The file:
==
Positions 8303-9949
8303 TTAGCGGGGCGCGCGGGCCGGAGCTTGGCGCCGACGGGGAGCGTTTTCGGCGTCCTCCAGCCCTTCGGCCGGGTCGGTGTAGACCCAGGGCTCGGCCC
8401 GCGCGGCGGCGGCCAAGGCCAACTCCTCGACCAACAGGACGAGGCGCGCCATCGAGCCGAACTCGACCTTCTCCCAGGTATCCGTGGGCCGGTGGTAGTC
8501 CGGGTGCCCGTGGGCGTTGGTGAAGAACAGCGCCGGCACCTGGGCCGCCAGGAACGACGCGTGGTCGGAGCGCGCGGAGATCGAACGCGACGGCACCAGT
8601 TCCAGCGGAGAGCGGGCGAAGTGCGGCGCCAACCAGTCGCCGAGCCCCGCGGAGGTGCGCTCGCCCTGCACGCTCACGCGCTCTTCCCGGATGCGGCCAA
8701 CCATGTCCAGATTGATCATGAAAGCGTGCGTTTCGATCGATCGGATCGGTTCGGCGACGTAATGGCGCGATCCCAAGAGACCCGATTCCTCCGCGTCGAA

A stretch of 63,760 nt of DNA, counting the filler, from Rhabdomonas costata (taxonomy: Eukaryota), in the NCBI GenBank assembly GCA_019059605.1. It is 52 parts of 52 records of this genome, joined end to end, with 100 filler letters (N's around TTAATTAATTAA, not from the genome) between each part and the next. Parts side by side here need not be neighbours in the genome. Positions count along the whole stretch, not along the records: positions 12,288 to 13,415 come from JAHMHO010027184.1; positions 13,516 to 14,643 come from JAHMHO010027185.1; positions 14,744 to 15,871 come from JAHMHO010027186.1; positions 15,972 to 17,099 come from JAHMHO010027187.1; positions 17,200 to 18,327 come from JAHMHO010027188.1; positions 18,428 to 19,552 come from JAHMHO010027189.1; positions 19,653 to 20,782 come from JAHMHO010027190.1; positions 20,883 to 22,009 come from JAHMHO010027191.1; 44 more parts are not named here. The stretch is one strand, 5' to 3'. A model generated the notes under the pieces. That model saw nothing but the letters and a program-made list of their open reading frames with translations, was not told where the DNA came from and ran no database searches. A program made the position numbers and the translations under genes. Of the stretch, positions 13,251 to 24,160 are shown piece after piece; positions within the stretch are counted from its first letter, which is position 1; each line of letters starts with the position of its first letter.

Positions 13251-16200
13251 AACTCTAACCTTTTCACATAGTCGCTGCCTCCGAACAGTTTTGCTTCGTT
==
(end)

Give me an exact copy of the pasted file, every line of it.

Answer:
Positions 8303-9949
8303 TTAGCGGGGCGCGCGGGCCGGAGCTTGGCGCCGACGGGGAGCGTTTTCGGCGTCCTCCAGCCCTTCGGCCGGGTCGGTGTAGACCCAGGGCTCGGCCC
8401 GCGCGGCGGCGGCCAAGGCCAACTCCTCGACCAACAGGACGAGGCGCGCCATCGAGCCGAACTCGACCTTCTCCCAGGTATCCGTGGGCCGGTGGTAGTC
8501 CGGGTGCCCGTGGGCGTTGGTGAAGAACAGCGCCGGCACCTGGGCCGCCAGGAACGACGCGTGGTCGGAGCGCGCGGAGATCGAACGCGACGGCACCAGT
8601 TCCAGCGGAGAGCGGGCGAAGTGCGGCGCCAACCAGTCGCCGAGCCCCGCGGAGGTGCGCTCGCCCTGCACGCTCACGCGCTCTTCCCGGATGCGGCCAA
8701 CCATGTCCAGATTGATCATGAAAGCGTGCGTTTCGATCGATCGGATCGGTTCGGCGACGTAATGGCGCGATCCCAAGAGACCCGATTCCTCCGCGTCGAA

A stretch of 63,760 nt of DNA, counting the filler, from Rhabdomonas costata (taxonomy: Eukaryota), in the NCBI GenBank assembly GCA_019059605.1. It is 52 parts of 52 records of this genome, joined end to end, with 100 filler letters (N's around TTAATTAATTAA, not from the genome) between each part and the next. Parts side by side here need not be neighbours in the genome. Positions count along the whole stretch, not along the records: positions 12,288 to 13,415 come from JAHMHO010027184.1; positions 13,516 to 14,643 come from JAHMHO010027185.1; positions 14,744 to 15,871 come from JAHMHO010027186.1; positions 15,972 to 17,099 come from JAHMHO010027187.1; positions 17,200 to 18,327 come from JAHMHO010027188.1; positions 18,428 to 19,552 come from JAHMHO010027189.1; positions 19,653 to 20,782 come from JAHMHO010027190.1; positions 20,883 to 22,009 come from JAHMHO010027191.1; 44 more parts are not named here. The stretch is one strand, 5' to 3'. A model generated the notes under the pieces. That model saw nothing but the letters and a program-made list of their open reading frames with translations, was not told where the DNA came from and ran no database searches. A program made the position numbers and the translations under genes. Of the stretch, positions 13,251 to 24,160 are shown piece after piece; positions within the stretch are counted from its first letter, which is position 1; each line of letters starts with the position of its first letter.

Positions 13251-16200
13251 AACTCTAACCTTTTCACATAGTCGCTGCCTCCGAACAGTTTTGCTTCGTT